The number of references to a scientific publication is frequently used as an objective measure for the significance of the publication. This metric is far less precise than it may appear and in the short/medium-term it certainly fails to capture the most visionary and creative research. Consider, for example, that the publications of Richard Feynman are currently cited 6-10 times more frequently than during the peak of Feynman’s career. The respective comparison for the citations to publications by Albert Einstein is even more extreme. Still, citations are used as an influential metric, and thus the community standards of what is citable are very influential as well.
The community standards should be set by a community-wide discussion. Here, I will express my opinion in hope of stimulating discussion and soliciting more opinions. To be citable, a publication must (i) be permanent and traceable (e.g., it must have a DOI), and (ii) provide scientific support for what it is being cited. The second criterion is loaded and needs clarification. By scientific support, I mean data, reasoning and theoretical/computational results that are verifiable and refutable. Crucially, this assessment of “scientific support” must be made by the authors referring to the work. Most magazines and journals do not publish the names of the editors and the peer-reviewers, or even the contents of the peer-reviews. This type of hidden assessment and the anonymous people involved in it cannot possibly assume responsibility for the scientific merits of what is published. The scientific merits of a paper and the extent to which it provides scientific support must be evaluated by the authors referring to it.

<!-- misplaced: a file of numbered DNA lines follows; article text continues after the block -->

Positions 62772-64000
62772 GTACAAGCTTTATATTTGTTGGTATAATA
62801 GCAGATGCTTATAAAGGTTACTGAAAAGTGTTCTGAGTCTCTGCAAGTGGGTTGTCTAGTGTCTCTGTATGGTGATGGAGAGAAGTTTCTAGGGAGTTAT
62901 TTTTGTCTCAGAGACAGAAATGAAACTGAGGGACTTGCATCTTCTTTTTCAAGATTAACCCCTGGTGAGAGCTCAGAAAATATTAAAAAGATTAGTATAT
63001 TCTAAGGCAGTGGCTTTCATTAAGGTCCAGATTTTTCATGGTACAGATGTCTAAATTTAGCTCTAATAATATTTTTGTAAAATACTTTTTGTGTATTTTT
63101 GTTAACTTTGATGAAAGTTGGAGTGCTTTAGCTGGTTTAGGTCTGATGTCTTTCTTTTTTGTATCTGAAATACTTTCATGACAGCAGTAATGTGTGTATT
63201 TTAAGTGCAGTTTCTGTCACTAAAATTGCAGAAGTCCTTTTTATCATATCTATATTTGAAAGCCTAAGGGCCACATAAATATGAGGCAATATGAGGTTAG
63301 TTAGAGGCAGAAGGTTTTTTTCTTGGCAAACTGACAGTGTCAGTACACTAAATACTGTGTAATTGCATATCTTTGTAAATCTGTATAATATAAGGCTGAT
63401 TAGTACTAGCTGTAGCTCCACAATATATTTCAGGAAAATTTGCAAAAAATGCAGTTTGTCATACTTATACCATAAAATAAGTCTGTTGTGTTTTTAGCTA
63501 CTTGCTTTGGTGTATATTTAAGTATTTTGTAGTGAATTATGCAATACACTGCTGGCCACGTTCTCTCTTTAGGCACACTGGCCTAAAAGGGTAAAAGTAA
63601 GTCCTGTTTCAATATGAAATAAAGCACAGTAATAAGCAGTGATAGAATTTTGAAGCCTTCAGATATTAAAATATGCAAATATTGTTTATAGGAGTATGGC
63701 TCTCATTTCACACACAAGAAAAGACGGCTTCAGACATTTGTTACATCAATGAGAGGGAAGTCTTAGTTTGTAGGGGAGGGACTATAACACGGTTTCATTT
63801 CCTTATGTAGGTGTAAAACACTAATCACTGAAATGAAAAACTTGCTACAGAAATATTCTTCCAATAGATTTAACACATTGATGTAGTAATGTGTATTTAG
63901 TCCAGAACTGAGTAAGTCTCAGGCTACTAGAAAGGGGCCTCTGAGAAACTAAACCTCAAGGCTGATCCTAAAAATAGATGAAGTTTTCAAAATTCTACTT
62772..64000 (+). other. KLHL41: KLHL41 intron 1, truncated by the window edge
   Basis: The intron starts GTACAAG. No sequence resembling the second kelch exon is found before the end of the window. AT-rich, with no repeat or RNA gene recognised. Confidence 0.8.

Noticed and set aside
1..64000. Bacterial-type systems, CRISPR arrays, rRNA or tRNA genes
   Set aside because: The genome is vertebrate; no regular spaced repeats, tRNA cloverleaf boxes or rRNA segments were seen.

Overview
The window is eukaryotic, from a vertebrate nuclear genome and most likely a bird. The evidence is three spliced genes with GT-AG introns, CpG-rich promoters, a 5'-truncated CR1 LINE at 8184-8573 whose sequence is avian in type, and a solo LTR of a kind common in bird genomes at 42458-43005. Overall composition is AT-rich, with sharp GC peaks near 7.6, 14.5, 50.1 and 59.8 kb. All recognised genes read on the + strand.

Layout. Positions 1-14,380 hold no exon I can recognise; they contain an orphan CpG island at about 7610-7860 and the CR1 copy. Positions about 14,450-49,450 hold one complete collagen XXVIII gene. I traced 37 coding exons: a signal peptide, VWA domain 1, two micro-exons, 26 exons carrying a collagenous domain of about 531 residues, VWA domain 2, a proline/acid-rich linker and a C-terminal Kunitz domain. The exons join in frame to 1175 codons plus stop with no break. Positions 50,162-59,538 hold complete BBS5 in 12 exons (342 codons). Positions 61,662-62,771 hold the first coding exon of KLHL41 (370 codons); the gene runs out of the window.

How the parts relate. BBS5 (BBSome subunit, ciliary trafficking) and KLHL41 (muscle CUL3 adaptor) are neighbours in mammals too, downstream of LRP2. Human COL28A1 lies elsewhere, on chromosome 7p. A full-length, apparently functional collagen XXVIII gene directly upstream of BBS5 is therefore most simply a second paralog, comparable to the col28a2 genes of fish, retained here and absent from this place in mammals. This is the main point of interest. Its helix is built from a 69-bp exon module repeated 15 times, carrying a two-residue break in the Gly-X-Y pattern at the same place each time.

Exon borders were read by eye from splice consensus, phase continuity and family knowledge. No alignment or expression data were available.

These two criteria of what is citable apply equally to traditional papers having undergone open/hidden peer-review and to preprints uploaded on permanent servers guaranteeing timestamps and traceability. In fact, the data suggest that some communities have long recognized and adopted these standards. To my delight, I saw much enthusiasm among broader communities who have not yet adopted them:
— Nikolai Slavov (@slavovLab) June 15, 2015
I am optimistic that scientists will embrace their duties of independent critical assessment of the publications they refer to. I would love to hear your thoughts and ideas on what should be the criteria and the community practices for citing scientific publications.